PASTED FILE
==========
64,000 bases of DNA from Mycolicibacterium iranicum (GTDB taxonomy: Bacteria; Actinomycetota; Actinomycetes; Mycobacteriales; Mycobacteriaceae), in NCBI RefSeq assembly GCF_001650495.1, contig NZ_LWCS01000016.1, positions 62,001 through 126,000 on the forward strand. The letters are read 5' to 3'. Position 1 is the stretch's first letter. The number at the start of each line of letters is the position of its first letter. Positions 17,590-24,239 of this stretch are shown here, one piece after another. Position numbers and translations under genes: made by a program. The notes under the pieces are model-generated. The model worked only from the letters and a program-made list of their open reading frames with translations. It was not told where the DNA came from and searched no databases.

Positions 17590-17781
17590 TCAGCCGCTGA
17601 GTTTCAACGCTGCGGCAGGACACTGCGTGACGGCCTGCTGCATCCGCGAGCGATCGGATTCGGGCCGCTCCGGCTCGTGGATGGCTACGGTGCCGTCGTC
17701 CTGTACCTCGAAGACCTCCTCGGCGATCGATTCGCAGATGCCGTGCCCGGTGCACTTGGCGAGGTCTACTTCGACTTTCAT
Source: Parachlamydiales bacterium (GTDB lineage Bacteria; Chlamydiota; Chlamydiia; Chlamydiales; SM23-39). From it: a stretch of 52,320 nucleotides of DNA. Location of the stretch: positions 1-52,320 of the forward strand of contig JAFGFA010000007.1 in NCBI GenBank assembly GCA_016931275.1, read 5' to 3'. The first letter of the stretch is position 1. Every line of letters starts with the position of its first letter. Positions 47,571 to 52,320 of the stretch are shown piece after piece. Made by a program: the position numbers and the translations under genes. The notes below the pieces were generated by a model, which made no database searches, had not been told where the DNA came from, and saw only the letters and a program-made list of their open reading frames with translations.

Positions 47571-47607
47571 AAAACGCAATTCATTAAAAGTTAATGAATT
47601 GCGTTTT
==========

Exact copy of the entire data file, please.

64,000 bases of DNA from Mycolicibacterium iranicum (GTDB taxonomy: Bacteria; Actinomycetota; Actinomycetes; Mycobacteriales; Mycobacteriaceae), in NCBI RefSeq assembly GCF_001650495.1, contig NZ_LWCS01000016.1, positions 62,001 through 126,000 on the forward strand. The letters are read 5' to 3'. Position 1 is the stretch's first letter. The number at the start of each line of letters is the position of its first letter. Positions 17,590-24,239 of this stretch are shown here, one piece after another. Position numbers and translations under genes: made by a program. The notes under the pieces are model-generated. The model worked only from the letters and a program-made list of their open reading frames with translations. It was not told where the DNA came from and searched no databases.

Positions 17590-17781
17590 TCAGCCGCTGA
17601 GTTTCAACGCTGCGGCAGGACACTGCGTGACGGCCTGCTGCATCCGCGAGCGATCGGATTCGGGCCGCTCCGGCTCGTGGATGGCTACGGTGCCGTCGTC
17701 CTGTACCTCGAAGACCTCCTCGGCGATCGATTCGCAGATGCCGTGCCCGGTGCACTTGGCGAGGTCTACTTCGACTTTCAT
Source: Parachlamydiales bacterium (GTDB lineage Bacteria; Chlamydiota; Chlamydiia; Chlamydiales; SM23-39). From it: a stretch of 52,320 nucleotides of DNA. Location of the stretch: positions 1-52,320 of the forward strand of contig JAFGFA010000007.1 in NCBI GenBank assembly GCA_016931275.1, read 5' to 3'. The first letter of the stretch is position 1. Every line of letters starts with the position of its first letter. Positions 47,571 to 52,320 of the stretch are shown piece after piece. Made by a program: the position numbers and the translations under genes. The notes below the pieces were generated by a model, which made no database searches, had not been told where the DNA came from, and saw only the letters and a program-made list of their open reading frames with translations.

Positions 47571-47607
47571 AAAACGCAATTCATTAAAAGTTAATGAATT
47601 GCGTTTT